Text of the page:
Rockets Lead

Rockets Letting Officiating Control Their Gameplay?


Game 2 of the 2019 Western Conference Semifinals between the Golden State Warriors and Houston Rockets tips off Tuesday night from Oakland. While there’s plenty of star power to go around, all eyes will be on the referees. The Rockets have made refereeing and foul calls the primary narrative coming out of Game 1. It was a great game that was as competitive as we all expected, but James Harden, Daryl Morey and the Rockets couldn’t stop talking about fouls (or the lack thereof). “Landing space” has now become the NBA catch-phrase of the week.

It’s not uncommon for playoff teams coming off tough losses to blame officiating. The idea is to set things up favorably for the rest of the series, or at least try to create some advantage. The Rockets though went overboard when Harden — known for the high-volume of foul shots he shoots every game — said he just wants a fair chance! This was ironic since Harden gets to the charity stripe more than anyone else. Harden has elevated the tricks of manipulating the referees to an art form over the last couple of years. Some fans feel Harden flops and flails more than any other player and for him to play victim is laughable. #FairChance immediately became a tending hashtag across the NBA world.

Landing Space

The main complaint by Houston was that the refs missed several Warriors’ closeout fouls on 3-point attempts. The main trigger for the controversy was a no-call on Draymond’s close-out on a Harden 3-point attempt on Rockets’ final possession. This triple could have tied the game.

It’s clear that Harden is actually kicking his legs forward and this was a good no-call. In fact, he falls down because he kicks himself out of balance and not because of anything Draymond did to him. While the Rockets and Harden lost a lot of credibility with this video, they did have some legitimate complaints against some of Klay Thompson‘s closeouts earlier in the game. Rockets head coach Mike D’Antoni claims the refs actually told him they missed four such closeout calls in the first half, equating to 12 free throws, per D’Antoni.

In this day and age of NBA Twitter and YouTube, this has spawned a 48-hour cycle of videos and analysis from all sides show-casing all kinds of narratives. Some say Warriors got all kinds of breaks. Others say Harden and the Rockets flop and whine a lot. Videos like the ones below show how the Rockets had some questionable closeouts on Stephen Curry where they invaded his landing space. Basically, conversations went in all directions as you might expect.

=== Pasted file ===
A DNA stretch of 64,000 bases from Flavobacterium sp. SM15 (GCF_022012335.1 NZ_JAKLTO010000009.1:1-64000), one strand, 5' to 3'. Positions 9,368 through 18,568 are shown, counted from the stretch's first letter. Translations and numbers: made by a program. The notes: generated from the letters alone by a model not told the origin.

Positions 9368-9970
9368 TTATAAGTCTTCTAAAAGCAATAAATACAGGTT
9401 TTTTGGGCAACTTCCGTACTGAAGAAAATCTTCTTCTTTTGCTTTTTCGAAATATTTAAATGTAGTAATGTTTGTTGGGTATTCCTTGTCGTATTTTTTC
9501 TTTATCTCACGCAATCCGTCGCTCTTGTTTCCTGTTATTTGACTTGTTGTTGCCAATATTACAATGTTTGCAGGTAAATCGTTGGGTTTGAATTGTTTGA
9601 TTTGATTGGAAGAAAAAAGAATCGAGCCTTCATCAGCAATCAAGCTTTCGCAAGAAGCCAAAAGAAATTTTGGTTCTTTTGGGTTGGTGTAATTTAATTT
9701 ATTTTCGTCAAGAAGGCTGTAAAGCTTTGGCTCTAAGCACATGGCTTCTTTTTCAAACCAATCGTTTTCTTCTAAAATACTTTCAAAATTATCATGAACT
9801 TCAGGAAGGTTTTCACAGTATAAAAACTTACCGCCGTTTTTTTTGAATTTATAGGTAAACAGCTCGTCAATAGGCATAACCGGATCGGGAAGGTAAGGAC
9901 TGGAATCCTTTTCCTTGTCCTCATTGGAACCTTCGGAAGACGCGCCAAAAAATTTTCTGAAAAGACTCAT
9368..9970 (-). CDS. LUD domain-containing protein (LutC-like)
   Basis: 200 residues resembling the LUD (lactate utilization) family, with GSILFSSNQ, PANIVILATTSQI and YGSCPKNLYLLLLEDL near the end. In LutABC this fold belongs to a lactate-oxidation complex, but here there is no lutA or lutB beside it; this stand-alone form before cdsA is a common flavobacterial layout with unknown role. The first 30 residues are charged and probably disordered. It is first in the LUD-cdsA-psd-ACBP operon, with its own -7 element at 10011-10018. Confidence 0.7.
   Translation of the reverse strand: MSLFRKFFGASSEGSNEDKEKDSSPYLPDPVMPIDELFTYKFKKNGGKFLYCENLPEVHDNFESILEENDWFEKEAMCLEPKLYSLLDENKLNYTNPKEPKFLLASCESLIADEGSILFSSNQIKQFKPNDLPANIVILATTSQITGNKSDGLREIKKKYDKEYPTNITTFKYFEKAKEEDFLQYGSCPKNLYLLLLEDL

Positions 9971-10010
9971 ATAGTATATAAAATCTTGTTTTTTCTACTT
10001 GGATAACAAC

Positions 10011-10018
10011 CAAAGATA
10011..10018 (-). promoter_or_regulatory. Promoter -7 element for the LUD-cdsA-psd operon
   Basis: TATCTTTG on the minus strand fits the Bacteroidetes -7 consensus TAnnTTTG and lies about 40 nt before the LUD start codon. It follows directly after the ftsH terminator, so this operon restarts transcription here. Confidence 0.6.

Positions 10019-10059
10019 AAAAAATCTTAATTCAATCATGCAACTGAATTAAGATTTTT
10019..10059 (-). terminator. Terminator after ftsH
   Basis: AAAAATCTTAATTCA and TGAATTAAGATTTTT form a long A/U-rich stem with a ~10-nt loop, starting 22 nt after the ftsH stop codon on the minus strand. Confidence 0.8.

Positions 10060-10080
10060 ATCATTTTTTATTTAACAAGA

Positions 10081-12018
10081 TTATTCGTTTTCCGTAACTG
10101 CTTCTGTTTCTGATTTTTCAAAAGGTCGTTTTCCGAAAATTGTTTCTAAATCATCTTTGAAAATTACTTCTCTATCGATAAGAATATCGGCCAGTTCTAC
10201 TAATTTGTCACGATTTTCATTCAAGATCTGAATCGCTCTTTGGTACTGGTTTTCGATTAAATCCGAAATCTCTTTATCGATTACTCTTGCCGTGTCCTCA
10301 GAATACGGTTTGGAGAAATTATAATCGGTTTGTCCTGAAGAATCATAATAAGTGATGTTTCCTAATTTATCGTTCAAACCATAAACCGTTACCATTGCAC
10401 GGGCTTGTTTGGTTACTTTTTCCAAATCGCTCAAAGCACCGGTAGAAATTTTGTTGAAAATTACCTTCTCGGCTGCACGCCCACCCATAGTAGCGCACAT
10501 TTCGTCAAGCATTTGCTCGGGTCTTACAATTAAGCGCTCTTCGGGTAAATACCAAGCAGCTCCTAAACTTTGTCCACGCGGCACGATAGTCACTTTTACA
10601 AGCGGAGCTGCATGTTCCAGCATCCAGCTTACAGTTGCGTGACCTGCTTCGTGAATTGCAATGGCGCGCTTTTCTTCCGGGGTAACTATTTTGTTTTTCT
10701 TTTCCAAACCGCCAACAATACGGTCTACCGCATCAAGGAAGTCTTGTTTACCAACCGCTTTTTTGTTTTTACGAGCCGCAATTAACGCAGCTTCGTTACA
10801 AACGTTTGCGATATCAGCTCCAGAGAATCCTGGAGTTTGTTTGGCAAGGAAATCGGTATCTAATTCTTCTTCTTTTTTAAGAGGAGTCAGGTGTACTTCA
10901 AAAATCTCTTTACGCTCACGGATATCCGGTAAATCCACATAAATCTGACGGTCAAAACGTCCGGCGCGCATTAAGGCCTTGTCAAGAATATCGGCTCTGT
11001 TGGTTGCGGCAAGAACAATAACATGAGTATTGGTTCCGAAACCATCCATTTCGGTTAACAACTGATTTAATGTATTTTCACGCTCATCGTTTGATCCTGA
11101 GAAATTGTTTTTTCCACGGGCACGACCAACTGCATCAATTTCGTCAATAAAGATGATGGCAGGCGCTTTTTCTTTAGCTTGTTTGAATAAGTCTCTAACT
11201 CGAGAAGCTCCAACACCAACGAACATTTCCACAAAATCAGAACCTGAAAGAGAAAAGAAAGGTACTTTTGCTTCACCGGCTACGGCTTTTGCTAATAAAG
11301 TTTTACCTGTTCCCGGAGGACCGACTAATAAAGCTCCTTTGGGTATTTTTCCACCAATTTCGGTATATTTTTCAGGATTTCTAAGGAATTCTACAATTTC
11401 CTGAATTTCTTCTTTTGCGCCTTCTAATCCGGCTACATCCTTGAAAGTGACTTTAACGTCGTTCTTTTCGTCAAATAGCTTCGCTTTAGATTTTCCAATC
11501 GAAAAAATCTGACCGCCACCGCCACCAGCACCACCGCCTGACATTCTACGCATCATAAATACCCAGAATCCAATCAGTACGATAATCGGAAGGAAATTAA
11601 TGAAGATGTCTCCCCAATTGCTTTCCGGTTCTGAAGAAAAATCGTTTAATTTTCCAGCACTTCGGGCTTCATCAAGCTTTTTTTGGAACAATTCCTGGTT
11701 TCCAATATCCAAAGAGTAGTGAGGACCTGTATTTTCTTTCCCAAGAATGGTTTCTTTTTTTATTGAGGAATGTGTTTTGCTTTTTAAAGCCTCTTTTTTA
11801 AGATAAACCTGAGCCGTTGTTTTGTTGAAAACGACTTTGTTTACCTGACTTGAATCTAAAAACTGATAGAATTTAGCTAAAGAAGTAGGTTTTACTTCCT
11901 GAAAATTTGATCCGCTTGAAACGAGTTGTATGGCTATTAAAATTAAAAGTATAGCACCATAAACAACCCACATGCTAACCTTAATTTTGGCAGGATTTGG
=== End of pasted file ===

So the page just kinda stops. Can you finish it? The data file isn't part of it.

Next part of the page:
Too Much Data

All the above discussions are still in the realm of normal and typical NBA conversation. But what put things over the top was a report detailing a data-driven analysis of refereeing in the Warrior-Rockets games with an eye on how zebras specifically deal with the Warriors. The Rockets have supposedly shared this with the NBA, claiming that dozens of calls were missed in last year’s Western Conference Finals across all seven games, especially in Game 7.

The Rockets seem to seriously suggest they deserved to be in the Finals instead of the Warriors last year. Some feel this report and the timing of its leak crosses the line and totally takes the focus away from the game. We are in the middle of the most important playoff series of this year’s NBA– and we are completely distracted by conspiracy theories on officiating.

And the NBA’s two-minute report didn’t help matters either. They did say that the controversial Draymond’s closeout at the end of game was indeed a good no-call. However, they also added that two other foul calls on Curry and a travel on Klay were missed. Obviously all of those non-calls helped the Warriors, though it’s not surprising that they swallowed the whistle on a star player, Curry, with 5 fouls in a home playoff game. These things are par for the course in the NBA.

Let’s Just Play

I have never been a big fan of NBA officiating, but I don’t see any major conspiracy or scandal here. I see overreaction, distraction and posturing by the Houston Rockets. It’s smart on their part to play this angle. In fact, most of the time, it’s the fans of other teams who typically complain about all the calls that Harden usually gets. The Rockets are going on the attack this time.

Unfortunately, all of these narratives mean nobody was talking about a great game and some amazing basketball in Game 1. Kevin Durant carried the Warriors again and looked like the World’s best player. Curry nailed a clutch three.

None of that mattered. Now, we enter Game 2 with all kinds of suspicions about the referees. Will they sport a tight whistle and give all these calls to Houston due to their complaining? Should we expect the Dubs to be less aggressive on defense and yield more space on 3s? Does this mean the Rockets will nail more 3s and free throws and win the game? We shall find out soon, but let’s hope the narrative coming out of Game 2 is basketball and not some data science report on landing space or something.


About Aravind Srinivasan

Aravind loves two things- the NBA and writing. He has been a long-time Phoenix Suns fans since the Charles Barkley-Kevin Johnson era of the mid-90’s. He now lives in the Golden State and follows the Warriors closely. An avid sports and NBA blogger since the early days of blogging, he is now a Suns and Dubs writer for TLSM. His favourite Sun is Steve Nash and his favourite Warrior is Steph Curry. Twitter: @15cent

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